Different models in production and operations management include the following:
- Fordism: This refers to the system of mass production and consumption developed by the Ford Motor Company and used as the dominant form of production after World War II.
- Post-Fordism: This is the dominant form of economic production since the late 20th century. It involves a movement away from mass production and toward small-batch production and specialized markets.
- Flexible accumulation: Flexible accumulation refers to the flexible strategies companies use in an era of globalization, including the innovative use of technology and communication.
- McDonaldization: This refers to the process by which companies, modeled on fast-food chains, mass produce a product that is efficient and predictable. For example, the fare in McDonald's restaurants around the world is generally standard and predictable.
- Nikefication: This refers to the process of outsourcing production and distribution to other companies.
- Siliconism: Referring to the process of production and organization of technology firms, this process involves the production of not only physical products such as phones, but also the production of processes and applications. The process involves outsourcing production to companies, often in other countries, while people in Silicon Valley, California carry out the intellectual aspects of the work.
In addition to what has already been mentioned, other popular models associated with production and operations management include Total Quality Management (TQM) and Just-in-Time (JIT).
Total Quality Management refers to a management model focused on providing superior quality products and services to satisfy the customer’s needs. The model does not allow room for compromise with regard to quality of the product or service, and quality remains the main focus of the entire operation. Defects and wastage within the operations are swiftly eradicated. The model supports continuous improvement and development in production and operation practices within the system.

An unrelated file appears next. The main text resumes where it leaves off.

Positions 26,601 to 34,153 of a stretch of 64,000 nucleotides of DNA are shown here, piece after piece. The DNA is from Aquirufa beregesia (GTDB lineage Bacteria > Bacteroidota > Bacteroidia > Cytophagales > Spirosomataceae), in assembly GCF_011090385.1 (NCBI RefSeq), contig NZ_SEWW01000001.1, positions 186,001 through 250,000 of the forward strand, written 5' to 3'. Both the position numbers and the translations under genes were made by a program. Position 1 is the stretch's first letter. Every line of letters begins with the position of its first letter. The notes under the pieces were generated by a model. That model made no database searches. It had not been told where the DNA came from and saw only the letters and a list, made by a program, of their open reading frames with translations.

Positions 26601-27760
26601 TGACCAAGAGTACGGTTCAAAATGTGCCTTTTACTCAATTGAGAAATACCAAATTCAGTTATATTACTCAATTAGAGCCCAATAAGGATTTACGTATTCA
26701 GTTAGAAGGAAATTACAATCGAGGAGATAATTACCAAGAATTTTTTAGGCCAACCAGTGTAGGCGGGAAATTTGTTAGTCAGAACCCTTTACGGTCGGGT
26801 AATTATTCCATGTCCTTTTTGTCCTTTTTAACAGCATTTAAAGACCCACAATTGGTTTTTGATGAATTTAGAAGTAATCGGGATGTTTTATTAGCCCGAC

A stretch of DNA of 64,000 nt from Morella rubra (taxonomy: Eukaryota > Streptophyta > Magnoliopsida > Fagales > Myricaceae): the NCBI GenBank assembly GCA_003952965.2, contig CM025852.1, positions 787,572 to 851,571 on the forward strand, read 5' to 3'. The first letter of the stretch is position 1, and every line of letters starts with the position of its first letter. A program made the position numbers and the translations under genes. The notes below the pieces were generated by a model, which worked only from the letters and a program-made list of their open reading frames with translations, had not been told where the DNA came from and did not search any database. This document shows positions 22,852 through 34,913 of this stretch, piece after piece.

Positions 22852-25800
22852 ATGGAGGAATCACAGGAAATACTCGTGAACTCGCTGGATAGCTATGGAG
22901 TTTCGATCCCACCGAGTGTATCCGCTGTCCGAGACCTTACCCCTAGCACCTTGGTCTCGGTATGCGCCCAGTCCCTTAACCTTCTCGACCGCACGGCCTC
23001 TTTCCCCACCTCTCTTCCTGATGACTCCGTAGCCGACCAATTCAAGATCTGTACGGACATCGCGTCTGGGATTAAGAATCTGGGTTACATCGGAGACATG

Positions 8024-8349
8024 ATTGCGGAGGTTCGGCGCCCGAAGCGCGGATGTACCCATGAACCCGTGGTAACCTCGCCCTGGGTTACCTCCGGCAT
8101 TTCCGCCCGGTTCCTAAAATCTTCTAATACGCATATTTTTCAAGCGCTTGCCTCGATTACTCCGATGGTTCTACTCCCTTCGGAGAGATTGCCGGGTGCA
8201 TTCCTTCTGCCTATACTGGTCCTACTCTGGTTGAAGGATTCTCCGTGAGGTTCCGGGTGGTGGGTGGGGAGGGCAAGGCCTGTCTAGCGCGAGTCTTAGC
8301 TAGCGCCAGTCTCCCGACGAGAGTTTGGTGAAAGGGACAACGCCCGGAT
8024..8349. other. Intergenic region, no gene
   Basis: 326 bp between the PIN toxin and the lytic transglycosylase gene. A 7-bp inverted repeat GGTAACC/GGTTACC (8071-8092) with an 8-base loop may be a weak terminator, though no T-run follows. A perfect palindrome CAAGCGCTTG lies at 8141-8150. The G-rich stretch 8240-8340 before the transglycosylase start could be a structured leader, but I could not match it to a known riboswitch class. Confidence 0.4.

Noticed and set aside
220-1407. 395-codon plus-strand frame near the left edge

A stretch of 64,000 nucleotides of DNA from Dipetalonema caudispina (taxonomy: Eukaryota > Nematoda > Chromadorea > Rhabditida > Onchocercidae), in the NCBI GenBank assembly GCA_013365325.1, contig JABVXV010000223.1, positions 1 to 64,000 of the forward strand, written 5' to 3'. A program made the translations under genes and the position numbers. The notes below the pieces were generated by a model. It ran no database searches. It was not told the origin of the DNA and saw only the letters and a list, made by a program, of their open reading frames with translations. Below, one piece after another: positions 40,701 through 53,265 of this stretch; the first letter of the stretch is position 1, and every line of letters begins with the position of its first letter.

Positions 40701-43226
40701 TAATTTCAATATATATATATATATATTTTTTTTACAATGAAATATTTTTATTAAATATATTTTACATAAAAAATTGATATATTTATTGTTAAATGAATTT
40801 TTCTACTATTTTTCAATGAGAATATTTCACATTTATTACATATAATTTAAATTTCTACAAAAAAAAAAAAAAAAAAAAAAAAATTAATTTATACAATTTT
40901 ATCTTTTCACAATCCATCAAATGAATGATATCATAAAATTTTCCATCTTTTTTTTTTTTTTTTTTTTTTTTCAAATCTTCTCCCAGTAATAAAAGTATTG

Just-in-Time refers to a production model or system aimed at optimizing and improving the supply chain within a system’s operations. The model ensures wastage is minimized and efficiency increased by making certain that materials are only received when they are needed during production. The workability of the system is achieved through accurate forecasting.
In production and operations management, models refer to any simple representation of reality in different forms such as mathematical equations, graphical representation, pictorial representation, and physical models. Thus a model could be the well known economic order quantity (EOQ) formula, a PERT network chart, a motion picture of an operation, or pieces of strings stretched on a drawing of a plant layout to study the movement of material. The models help us to analyze and understand the reality. These also help us to work determine optimal conditions to for decision making. For example, the EOQ formula helps us to determine the optimum replenishment quantities that minimize the cost of storing plus replenishing.
The number of different models we use in production and operations management run into hundreds, or even more than a thousand. These are really too many to enumerate in a place like these. I am listing below a random list of broad categories of models used in production and operations model.
- Operations research models. This is actually a very broad classification and covers many of the other categories in the list given here.
- Inventory models
- Forecasting models
- Network models
- Linear programming models
- Queuing models
- Production planning and control models
- Engineering drawings
- Photographs and motion pictures used in time and motion studies.
- Material movement charts
- Process flow diagrams
- Systems charts
- Statistical process control charts.
- Variance analysis
- Regression analysis
- Organization chart
- Fishbone chart